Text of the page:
Intraseasonal equatorial Kelvin waves in the Indian Ocean and their propagation into the Indonesian Seas

Michael J McPhaden, NOAA Seattle, Seattle, WA, United States and Kandaga Pujiana, CIMAS NOAA/AOML, Seattle, United States; Bandung Institute of Technology, Bandung, Indonesia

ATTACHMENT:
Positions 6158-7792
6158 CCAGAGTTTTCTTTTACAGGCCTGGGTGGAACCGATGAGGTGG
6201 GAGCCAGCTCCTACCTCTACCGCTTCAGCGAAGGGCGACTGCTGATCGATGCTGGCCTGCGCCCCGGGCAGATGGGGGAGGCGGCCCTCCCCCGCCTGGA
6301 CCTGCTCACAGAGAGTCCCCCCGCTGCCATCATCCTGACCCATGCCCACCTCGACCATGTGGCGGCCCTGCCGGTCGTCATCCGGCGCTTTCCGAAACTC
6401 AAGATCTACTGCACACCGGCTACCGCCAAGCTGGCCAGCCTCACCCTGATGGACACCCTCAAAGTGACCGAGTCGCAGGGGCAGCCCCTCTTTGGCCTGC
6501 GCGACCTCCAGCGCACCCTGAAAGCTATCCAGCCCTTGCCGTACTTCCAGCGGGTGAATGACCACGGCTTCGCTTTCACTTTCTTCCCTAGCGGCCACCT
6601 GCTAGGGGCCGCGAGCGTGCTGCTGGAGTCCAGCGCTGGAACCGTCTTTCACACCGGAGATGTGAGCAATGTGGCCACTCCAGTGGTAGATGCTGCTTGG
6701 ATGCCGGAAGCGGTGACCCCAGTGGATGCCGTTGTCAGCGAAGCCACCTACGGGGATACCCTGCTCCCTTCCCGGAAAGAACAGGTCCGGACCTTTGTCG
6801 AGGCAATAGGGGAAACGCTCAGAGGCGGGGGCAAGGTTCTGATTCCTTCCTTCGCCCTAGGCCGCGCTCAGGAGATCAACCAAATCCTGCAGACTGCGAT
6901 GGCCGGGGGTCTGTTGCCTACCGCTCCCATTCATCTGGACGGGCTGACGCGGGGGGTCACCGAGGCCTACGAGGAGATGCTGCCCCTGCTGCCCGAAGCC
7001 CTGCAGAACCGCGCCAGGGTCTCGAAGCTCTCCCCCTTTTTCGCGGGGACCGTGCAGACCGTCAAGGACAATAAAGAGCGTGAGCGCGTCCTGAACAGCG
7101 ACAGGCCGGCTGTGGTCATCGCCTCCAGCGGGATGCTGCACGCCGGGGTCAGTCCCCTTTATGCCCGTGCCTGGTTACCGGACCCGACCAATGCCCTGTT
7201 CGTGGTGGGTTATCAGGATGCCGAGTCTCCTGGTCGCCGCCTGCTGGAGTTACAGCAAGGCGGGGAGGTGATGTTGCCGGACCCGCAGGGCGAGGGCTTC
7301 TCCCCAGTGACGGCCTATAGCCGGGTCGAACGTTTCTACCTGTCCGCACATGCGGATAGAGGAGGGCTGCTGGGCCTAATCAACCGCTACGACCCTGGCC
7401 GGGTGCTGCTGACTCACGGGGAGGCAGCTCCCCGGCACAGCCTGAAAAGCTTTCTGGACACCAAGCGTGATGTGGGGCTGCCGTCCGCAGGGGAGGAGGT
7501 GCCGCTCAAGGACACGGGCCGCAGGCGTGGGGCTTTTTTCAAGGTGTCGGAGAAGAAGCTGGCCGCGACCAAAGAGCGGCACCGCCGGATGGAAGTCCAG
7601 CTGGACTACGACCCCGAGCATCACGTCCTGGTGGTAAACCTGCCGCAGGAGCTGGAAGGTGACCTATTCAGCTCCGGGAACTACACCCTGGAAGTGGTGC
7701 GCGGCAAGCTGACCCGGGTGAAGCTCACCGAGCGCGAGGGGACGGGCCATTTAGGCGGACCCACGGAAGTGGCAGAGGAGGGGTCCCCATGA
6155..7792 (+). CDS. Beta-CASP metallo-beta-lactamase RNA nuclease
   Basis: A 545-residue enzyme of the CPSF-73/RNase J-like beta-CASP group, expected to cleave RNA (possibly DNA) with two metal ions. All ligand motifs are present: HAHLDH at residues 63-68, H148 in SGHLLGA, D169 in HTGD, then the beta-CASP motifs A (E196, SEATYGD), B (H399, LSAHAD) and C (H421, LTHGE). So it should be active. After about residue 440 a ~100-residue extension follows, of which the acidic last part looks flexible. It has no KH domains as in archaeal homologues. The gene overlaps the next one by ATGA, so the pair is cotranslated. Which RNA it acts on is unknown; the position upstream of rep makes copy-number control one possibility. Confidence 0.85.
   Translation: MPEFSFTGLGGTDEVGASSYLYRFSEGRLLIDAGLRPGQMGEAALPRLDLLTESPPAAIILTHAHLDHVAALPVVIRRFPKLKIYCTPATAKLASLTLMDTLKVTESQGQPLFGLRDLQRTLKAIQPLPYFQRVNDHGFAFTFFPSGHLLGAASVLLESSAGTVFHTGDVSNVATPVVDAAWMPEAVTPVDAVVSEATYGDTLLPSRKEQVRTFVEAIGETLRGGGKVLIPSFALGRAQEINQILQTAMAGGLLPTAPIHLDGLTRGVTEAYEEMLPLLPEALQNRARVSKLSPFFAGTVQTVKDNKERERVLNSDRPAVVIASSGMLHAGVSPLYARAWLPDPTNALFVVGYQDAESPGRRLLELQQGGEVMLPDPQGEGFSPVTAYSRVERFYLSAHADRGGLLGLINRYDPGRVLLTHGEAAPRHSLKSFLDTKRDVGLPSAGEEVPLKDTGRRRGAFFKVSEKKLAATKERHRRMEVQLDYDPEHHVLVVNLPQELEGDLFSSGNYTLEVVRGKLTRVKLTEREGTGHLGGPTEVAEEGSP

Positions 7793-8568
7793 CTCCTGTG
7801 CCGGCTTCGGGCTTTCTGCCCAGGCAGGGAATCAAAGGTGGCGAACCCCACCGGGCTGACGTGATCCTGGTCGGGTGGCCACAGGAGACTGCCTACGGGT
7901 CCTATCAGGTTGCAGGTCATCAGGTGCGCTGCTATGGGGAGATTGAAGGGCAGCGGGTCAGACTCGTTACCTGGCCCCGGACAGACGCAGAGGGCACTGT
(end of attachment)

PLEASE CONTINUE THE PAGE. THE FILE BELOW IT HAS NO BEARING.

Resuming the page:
Intraseasonal oceanic variations in the Indian Ocean are prominent mode of variability affecting the evolution of the Indian Ocean Dipole, the semi-annual Wyrtki jets, and the Indonesian Throughflow. This presentation highlights the structure and propagation of wind forced intraseasonal Kelvin waves along the equator in the Indian Ocean and their penetration into the Indonesia Seas. For this purpose, we use unique, multi-year (2004-2016) moored velocity time series data from the equatorial eastern and central Indian Ocean, moored time series from Lombok, Makassar, and Ombai Straits, satellite altimetry, and oceanic and atmospheric analysis products. The waves are generated along the equator by the Madden-Julian Oscillation with periods of roughly 20-90 days. Phase propagates eastward and upward, consistent with Kelvin waves that radiate energy downward as they travel along the equator. Meridional structures in zonal velocity and sea level are Gaussian with a decay scale equivalent to that of a second baroclinic mode. As the modes reach the coast of Sumatra, they partially reflect into Rossby waves, but some energy radiates poleward. Southward propagating energy along the coast of Java can be traced through Lombok Strait into Makassar Strait and later to Ombai Strait at lags of 2-3 weeks. The implications of these results for understanding variability in the Indian Ocean and its connectivity with the Indonesian Seas will be discussed.